PolySwarm Smart Contract Hacking Challenge Writeup

( Original text by raz0r )

This is a walk through for the smart contract hacking challenge organized by PolySwarm for CODE BLUE conference held in Japan on November 01–02. Although the challenge was supposed to be held on-site for whitelisted addresses only, Ben Schmidt of PolySwarm kindly shared a wallet so that I could participate in the challenge.

The target smart contract called 

CashMoney

 featured a set of honeypot tricks that were described in Ben’s talk “Smart Contract Honeypots”. A naïve attacker would call 

do_guess()

function with a number that was compared with a private variable 

current

, which could easily be revealed off-chain. However, the condition would never work as expected because of the following code:

1
2
3
4
Guess storage guess;
guess.playerNo = players[msg.sender].playerNo;
guess.time = now;
guesses.push(guess);

Solidity prior to 0.5.0 allows uninitialized storage pointers. Since the contract was compiled with solc 0.4.25, the code above would silently overwrite the first element in contract’s storage with 

players[msg.sender].playerNo

 value. As a result, variable 

current

 which is the first in the storage would be changed right before the comparison. In order to make the condition pass, one had to call 

do_guess()

 with their player number instead of 

current

 value. The contract allowed to update one’s number and name via 

updateSelf()

, which was quite handy since 

do_guess()

 had a restriction on the number range (only 0–10).

After the check succeeded it seemed that nothing could stop me to receive the prize. However, it was just the beginning of the long journey into EVM bytecode, as 

do_guess()

 reverted for unknown reason. After a short debugging session in Remix it was clear that the following line caused it:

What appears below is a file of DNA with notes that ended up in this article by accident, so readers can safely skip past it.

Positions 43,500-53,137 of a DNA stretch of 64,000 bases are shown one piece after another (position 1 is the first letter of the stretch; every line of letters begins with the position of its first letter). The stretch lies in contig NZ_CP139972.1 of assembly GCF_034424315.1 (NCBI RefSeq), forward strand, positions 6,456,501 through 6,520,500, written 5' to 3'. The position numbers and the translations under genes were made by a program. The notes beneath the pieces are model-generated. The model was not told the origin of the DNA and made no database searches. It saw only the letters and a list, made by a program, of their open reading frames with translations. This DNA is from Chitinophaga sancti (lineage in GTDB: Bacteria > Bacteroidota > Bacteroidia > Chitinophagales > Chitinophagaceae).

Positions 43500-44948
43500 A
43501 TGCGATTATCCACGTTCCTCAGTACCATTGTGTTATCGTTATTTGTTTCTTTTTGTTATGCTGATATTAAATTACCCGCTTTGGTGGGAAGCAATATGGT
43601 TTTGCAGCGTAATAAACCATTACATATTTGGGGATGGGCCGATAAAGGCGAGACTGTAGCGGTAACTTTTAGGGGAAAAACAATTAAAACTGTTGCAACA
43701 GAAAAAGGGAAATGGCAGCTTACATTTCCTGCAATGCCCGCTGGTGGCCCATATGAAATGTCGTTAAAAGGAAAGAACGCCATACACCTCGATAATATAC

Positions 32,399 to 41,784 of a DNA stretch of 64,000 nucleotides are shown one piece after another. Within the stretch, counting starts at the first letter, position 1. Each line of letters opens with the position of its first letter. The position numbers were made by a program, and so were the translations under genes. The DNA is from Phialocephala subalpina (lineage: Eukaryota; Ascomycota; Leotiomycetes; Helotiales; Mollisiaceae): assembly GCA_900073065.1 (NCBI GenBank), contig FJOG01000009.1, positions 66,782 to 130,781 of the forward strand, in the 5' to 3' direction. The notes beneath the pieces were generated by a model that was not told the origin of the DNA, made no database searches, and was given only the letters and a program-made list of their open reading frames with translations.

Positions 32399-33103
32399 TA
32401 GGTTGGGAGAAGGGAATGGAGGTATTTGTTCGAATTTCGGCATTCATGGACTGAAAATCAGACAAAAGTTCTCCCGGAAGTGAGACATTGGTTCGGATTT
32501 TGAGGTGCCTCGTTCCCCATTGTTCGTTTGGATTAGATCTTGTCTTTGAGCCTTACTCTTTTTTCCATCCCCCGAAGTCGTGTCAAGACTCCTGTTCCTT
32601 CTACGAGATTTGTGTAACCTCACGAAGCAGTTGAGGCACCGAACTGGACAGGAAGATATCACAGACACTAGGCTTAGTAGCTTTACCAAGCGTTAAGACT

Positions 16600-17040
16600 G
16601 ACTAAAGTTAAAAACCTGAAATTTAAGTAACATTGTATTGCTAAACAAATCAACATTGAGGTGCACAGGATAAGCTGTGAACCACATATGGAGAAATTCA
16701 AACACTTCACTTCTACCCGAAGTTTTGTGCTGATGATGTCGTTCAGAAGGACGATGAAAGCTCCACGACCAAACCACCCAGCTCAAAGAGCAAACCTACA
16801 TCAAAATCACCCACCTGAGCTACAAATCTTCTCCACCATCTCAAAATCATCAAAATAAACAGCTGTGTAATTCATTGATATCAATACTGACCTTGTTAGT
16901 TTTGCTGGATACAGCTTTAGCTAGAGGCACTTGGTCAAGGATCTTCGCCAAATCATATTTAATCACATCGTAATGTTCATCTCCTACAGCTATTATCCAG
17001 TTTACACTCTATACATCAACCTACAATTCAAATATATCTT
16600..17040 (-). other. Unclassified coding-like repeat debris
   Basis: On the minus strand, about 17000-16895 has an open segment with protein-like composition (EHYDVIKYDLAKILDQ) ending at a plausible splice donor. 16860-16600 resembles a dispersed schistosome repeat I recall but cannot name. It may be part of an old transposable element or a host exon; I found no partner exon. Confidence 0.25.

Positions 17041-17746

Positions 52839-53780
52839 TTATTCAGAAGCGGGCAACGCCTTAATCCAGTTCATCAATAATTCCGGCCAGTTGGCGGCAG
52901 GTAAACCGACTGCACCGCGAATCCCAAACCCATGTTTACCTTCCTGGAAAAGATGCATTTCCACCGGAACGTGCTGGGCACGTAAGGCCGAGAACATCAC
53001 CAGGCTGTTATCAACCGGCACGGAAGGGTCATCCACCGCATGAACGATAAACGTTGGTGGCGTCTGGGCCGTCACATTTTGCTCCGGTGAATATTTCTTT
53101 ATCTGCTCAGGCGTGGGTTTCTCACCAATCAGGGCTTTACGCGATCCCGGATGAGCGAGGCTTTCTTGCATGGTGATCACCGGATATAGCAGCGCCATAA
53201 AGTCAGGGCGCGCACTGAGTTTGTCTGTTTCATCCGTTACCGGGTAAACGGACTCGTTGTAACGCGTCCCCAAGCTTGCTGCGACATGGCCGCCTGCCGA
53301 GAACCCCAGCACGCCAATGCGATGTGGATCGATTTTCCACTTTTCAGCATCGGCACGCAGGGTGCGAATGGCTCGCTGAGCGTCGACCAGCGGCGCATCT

1
2
// you win!
winnerLog.logWinner(msg.sender, players[msg.sender].playerNo, players[msg.sender].name);
CashMoney

 address on EtherScan revealed the source code of another contract called 

WinnerLog

, however 

winnerLog

 variable pointed to some other contract which had no verified source code. An attempt to verify the source code was unsuccessful which proved the assumption that 

WinnerLog

 had some different logic inside. A quick recon on 

WinnerLog

revealed a magic string 

dogecointothemoonlambosoondudes!

 in contract’s storage. The first idea was of course to use this string as a username, however 

do_guess()

 still reverted. Other variations like reversing this string or using capital letters also failed. As quick attempts happened to be ineffective, I moved to reverse engineering the contract’s bytecode. Although decompiled contract was hardly comprehensible, EtherVM provided some hints on the logic inside 

logWinner()

 function.

1
2
3
4
5
6
7
8
9
10
11
12
13
14
15
16
17
18
19
20
21
} else if (var0 == 0x7fd4b61a) { // logWinner()
/**/
if (msg.sender != storage[0x03] & 0x02 ** 0xa0 - 0x01) { revert(memory[0x00:0x00]); }
/**/
} else {
/**/
label_03F5:
    
var9 = var6; // var6 is magic string
    
var10 = var7 & 0x1f;
    
if (var10 >= 0x20) { assert(); }
    
var9 = byte(var9, var10) * 0x02 ** 0xf8 ~ 0x02 ** 0xf8 * 0x42;